by David Safier
We have a whole new set of international test scores in reading, math and science based on tests taken in 2011. Nothing fogs the brain faster than a long recitation of facts and figures, so I'm going to write a series of short posts about different aspects of the tests and what they reveal. This is the first, an overall comparison of U.S. scores to other countries.
The takeaway is, the U.S. did pretty well across the board even if it wasn't the top country on any of the tests.
The U.S. was approximately 6th in reading, 10th in math and 9th in science. But in terms of statistical significance, many of the scores are bunched together, so the U.S. scores are close to other nations a few points above and below its ranking.
For U.S. exceptionalists, those scores are deplorable. We're supposed to be Number One! But when you consider the variables involved in this kind of test, the scores indicate that U.S. schools are performing similarly to schools in much of the developed world.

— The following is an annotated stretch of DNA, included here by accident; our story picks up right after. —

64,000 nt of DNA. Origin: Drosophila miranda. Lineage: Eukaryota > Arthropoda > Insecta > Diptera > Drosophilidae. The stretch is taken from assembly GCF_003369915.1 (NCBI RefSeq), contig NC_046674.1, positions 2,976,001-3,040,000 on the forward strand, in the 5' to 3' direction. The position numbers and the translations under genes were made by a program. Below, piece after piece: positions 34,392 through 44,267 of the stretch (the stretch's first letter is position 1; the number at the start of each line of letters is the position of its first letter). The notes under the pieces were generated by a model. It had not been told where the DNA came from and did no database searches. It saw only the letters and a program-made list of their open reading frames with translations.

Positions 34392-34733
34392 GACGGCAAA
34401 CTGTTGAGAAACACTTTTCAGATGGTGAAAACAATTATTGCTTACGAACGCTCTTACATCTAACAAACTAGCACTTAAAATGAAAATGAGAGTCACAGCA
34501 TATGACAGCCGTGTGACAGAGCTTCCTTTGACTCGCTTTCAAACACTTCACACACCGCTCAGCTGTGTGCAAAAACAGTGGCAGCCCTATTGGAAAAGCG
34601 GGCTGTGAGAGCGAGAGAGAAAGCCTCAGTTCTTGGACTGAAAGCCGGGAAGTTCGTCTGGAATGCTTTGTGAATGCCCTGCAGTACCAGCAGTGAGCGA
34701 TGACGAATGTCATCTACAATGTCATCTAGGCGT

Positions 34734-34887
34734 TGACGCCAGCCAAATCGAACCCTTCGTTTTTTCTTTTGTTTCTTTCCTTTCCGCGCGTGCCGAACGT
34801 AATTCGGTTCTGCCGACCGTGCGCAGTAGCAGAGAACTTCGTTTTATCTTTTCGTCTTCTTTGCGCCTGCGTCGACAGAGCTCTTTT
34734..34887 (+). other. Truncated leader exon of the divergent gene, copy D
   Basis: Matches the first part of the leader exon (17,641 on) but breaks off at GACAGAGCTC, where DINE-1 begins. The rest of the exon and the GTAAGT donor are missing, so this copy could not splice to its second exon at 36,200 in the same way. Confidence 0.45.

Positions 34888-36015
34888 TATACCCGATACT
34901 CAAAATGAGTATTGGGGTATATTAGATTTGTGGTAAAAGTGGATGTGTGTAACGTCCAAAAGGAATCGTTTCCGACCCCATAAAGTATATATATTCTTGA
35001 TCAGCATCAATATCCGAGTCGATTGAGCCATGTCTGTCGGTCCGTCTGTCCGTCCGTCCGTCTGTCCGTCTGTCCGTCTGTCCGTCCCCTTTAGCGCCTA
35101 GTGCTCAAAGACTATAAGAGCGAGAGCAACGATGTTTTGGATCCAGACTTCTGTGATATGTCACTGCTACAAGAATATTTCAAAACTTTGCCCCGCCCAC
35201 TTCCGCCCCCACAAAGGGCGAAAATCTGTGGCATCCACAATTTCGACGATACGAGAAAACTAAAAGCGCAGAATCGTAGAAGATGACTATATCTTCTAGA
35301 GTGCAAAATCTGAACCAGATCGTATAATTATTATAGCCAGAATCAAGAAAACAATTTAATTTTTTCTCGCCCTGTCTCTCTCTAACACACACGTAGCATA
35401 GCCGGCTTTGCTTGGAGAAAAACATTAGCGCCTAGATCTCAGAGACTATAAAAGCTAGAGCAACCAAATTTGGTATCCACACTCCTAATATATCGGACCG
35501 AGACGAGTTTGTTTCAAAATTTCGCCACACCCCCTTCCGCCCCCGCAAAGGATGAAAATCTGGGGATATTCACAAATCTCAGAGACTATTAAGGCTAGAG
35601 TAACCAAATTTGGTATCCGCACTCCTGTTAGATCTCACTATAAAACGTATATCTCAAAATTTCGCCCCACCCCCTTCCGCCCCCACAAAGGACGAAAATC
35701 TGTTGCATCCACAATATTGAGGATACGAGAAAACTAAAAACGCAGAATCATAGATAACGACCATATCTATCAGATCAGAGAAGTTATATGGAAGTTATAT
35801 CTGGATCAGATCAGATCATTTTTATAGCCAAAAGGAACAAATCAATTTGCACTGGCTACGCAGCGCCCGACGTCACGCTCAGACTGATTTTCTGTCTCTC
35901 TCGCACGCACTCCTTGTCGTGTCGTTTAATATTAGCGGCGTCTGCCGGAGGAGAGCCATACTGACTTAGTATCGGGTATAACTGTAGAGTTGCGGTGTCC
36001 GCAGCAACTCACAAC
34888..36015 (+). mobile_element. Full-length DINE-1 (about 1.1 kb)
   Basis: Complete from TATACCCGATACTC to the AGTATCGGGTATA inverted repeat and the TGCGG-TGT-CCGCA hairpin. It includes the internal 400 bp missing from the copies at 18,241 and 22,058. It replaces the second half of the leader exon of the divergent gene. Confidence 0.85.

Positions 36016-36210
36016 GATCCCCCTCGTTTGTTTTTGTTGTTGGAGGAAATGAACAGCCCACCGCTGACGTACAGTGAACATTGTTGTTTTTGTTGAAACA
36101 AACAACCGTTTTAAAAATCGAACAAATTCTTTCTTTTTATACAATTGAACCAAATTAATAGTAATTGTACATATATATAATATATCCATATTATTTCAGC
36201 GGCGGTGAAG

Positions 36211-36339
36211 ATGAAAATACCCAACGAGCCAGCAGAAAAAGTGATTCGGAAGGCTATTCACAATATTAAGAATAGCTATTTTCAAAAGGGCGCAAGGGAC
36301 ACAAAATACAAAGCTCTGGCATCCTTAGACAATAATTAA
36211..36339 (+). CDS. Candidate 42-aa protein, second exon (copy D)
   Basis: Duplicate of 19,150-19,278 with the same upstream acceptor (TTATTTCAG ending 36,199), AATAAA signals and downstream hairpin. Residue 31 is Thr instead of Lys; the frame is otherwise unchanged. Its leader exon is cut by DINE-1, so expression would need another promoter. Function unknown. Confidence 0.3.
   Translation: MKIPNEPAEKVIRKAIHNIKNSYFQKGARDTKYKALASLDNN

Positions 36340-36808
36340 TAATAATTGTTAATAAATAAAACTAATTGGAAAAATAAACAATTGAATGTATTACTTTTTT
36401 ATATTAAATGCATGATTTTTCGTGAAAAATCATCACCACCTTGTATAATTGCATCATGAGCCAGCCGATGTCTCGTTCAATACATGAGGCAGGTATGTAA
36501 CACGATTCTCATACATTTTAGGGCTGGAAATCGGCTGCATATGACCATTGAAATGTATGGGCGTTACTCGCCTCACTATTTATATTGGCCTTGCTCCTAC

Test scores are always questionable indicators of what students learn, and when you cross countries and languages, their comparative value is even more questionable. Asian nations comprise most of the countries whose scores topped the U.S., which brings up cultural factors that go far beyond the bounds of the classroom (Generally, Asian students in the U.S. score higher than other groups). Our income disparity, which is greater than lots of other countries, means we have more students from low income families, and those students generally do poorly in school and on standardized tests. And the fact that the U.S. scored between 6th and 10th puts us ahead of a number of European countries. In reading, for instance, we scored higher than Denmark, England, Canada, the Netherlands, Sweden and Germany, to name a few. In math, we topped Denmark, the Netherlands, Sweden and Germany again, and many others. The list is similar in science.
The international comparisons don't indicate our schools are abject failures, contrary to the moaning and groaning of the conservative "education reform" (read, privatization) advocates. Our top schools and top students stack up quite well. But our weakest schools and weakest geographical areas definitely need attention. I'll go into more details in future posts.